School of Earth and Environment

Ian Brooks Prof Ian Brooks

Professor of Boundary Layer Processes

Telephone number: +44(0) 113 34 36743/36805 lab
Email address: i.m.brooks@leeds.ac.uk
Room: 10.103

Affiliation: Institute for Climate and Atmospheric Science

Link to personal page

Biography

ResearchID | Scopus | Google Scholar | Academic CV

Ian obtained a PhD from UMIST where he studied the cloud microphysical processes leading to thunderstorm electrification. He then spent 8 years at Scripps Institution of Oceanography in San Diego, first as a PDRA and then as associate project scientist, working on various issues in marine boundary layer meteorology: turbulent processes in marine stratocumulus, radar ducting, coastally trapped flows, and entrainment processes.

He moved to Leeds in 2002. His research interests remain in boundary layer processes, in particular turbulent air-sea exchange, entrainment, and Arctic boundary layers. Most of this work is based on in-situ measurements obtained during field campaigns all over the world: from the central Arctic Ocean to the Weddell Sea, and from the Persian Gulf to the South China Sea.

Qualifications

  • Ph.D. (UMIST): Laboratory studies of thunderstorm electrification processes
  • B.Sc. (UMIST): Pure and Applied Physics (Hons, 1st class)

Memberships/Fellowships

  • Member of the American Meteorological Society
  • Member of the American Geophysical Union
  • Member of the Challenger Society for Marine Science

Member of the American Meteorological Society's specialist committee on boundary layers and turbulence (2013-2016)

Research Interests

  • Boundary layer meteorology
  • Air-sea interaction
  • Arctic meteorology and climate processes

Ian's research encompasses a broad range of topics, unified by their links to turbulent exchange processes. One major strand of research is air-sea exchange processes. Using detailed measurements made at sea, his group studies the physical processes controlling the exchange of momentum, heat, moisture, sea-spray aerosol, and trace gases across the air sea interface. They have pioneered the measurement of size-resolved sea-spray aerosol fluxes by eddy covariance, making the first such measurements in the open ocean. A second major research area is that of Arctic boundary layer processes and the processes controlling the formation, evolution, and properties of Arctic stratus clouds, and the coupling of these clouds to the surface.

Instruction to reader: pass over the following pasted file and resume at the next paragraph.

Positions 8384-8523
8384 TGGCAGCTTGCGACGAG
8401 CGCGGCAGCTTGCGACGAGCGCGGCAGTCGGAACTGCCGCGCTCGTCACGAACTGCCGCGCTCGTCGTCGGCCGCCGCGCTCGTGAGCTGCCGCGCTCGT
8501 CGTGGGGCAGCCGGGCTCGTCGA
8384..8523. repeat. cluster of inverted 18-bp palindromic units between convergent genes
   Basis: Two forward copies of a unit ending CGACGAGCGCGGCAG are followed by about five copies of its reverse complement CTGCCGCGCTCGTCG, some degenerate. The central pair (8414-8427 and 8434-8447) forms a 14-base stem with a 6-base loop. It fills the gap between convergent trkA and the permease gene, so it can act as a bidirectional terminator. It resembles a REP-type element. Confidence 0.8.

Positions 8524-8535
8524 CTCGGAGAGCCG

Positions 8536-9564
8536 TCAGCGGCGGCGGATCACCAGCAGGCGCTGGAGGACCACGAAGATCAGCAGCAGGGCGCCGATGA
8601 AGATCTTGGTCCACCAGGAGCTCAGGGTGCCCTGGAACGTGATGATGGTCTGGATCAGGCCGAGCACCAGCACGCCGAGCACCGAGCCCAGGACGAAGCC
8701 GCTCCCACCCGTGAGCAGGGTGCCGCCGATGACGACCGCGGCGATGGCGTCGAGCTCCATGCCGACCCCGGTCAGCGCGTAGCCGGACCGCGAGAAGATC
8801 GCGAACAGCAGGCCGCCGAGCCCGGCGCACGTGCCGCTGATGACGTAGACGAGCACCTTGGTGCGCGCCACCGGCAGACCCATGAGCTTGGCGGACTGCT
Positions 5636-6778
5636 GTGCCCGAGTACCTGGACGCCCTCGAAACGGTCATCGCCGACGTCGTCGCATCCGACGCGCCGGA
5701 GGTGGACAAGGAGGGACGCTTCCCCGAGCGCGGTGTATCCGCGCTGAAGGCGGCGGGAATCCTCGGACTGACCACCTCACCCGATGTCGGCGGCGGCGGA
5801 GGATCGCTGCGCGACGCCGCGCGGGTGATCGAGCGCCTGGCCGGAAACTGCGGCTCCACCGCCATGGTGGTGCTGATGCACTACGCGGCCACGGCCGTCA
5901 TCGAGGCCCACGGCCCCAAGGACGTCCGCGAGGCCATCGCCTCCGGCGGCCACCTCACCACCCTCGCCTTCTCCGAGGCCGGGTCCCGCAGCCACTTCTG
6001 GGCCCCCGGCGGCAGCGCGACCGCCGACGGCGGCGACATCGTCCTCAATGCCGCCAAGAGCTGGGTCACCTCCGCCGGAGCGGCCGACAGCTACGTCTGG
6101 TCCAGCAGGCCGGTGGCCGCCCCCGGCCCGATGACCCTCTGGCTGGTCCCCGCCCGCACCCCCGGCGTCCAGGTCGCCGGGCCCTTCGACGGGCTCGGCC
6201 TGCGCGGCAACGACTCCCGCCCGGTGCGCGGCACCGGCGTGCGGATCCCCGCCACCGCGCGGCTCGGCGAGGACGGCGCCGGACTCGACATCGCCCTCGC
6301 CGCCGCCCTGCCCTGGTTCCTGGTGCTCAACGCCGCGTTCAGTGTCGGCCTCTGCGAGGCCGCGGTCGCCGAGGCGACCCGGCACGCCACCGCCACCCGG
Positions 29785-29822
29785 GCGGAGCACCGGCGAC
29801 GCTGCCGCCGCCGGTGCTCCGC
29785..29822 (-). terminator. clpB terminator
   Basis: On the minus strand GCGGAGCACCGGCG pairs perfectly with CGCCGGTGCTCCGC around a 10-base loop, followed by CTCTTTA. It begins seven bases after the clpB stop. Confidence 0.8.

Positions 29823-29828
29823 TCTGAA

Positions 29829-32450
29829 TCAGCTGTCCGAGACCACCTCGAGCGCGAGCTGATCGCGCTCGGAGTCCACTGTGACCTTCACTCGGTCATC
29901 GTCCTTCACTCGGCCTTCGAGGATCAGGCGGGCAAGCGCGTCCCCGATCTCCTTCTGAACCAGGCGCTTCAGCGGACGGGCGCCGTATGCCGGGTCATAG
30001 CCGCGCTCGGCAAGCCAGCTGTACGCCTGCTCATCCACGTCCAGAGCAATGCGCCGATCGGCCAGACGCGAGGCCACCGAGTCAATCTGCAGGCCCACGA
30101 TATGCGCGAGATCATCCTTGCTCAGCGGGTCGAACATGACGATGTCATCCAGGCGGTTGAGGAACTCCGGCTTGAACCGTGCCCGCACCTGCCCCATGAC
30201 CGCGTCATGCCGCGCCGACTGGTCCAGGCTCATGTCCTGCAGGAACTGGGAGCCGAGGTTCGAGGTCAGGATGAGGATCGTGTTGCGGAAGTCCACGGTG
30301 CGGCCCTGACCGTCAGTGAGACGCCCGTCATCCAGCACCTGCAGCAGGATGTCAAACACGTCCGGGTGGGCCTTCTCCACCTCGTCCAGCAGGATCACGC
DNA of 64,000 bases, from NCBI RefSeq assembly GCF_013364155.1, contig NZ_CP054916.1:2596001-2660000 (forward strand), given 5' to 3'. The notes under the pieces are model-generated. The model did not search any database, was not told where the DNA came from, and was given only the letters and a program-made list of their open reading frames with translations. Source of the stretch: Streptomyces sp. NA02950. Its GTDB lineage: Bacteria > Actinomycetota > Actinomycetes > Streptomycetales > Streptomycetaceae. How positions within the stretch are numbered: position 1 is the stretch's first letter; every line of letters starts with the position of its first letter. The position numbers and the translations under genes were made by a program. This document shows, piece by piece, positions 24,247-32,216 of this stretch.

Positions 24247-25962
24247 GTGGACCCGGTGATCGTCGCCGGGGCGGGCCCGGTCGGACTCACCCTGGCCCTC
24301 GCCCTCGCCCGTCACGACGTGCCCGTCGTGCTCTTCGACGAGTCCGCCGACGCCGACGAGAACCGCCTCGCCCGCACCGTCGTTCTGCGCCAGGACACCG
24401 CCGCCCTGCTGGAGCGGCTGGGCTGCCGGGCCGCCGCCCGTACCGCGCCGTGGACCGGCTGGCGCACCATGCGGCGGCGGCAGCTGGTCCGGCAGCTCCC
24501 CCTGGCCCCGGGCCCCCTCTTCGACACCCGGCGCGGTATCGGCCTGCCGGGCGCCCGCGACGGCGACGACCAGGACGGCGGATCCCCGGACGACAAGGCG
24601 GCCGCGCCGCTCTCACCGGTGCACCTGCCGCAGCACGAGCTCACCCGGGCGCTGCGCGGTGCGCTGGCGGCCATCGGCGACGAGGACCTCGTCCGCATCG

Active research projects:

  • Aerosol-Cloud Coupling and Climate Interactions in the Arctic (ACCACIA) - A consortium project to study Arctic boundary-layer cloud and aerosol processes. Joint with the Universities of Manchester, York, East Anglia, the British Antarctic Survey and the UK Met Office.
  • Blowing snow and sea ice surfaces as a source of polar sea salt aerosol (BLOWSEA)
    - A study of sea salt aerosol sources from over Antarctic sea ice. Joint with British Antarctic Survey and University of Cambridge.
  • Arctic Cloud Summer Experiment (ACSE) - a joint project with the University ofStockholm and University of Colorado, Boulder/NOAA Earth System Research Laboratory.
  • High Wind Gas Exchange Study (HiWinGS) - a study of air-sea exchange at very high wind speeds. Joint with the National Oceanography Centre, University College London, and University of Southampton, and in collaboration with the University of Hawaii and NOAA Earth System Research Laboratory.

Other recent projects with ongoing data analysis:

  • Waves Aerosol and Gas Exchange Study (WAGES) - joint with the National Oceanography Centre, a study of the influence of waves on air-sea exchange.
  • Arctic Summer Cloud-Ocean Study (ASCOS) Analysis - a follow on from the 2008 ASCOS measurement campaign. A study of boundary layer, cloud, and aerosol processes in the central Arctic Ocean.

Further details of all projects can be found here.

Teaching Interests

Ian currently teaches on the following modules:

SOEE3410 - Atmosphere and Ocean Climate Change Processes
SOEE3610 - Oceanography in the Earth System

In April 2018Ian will be teaching on the second Polar Prediction School for graduate students and early career researchers, in Abisko, Sweden.

Publications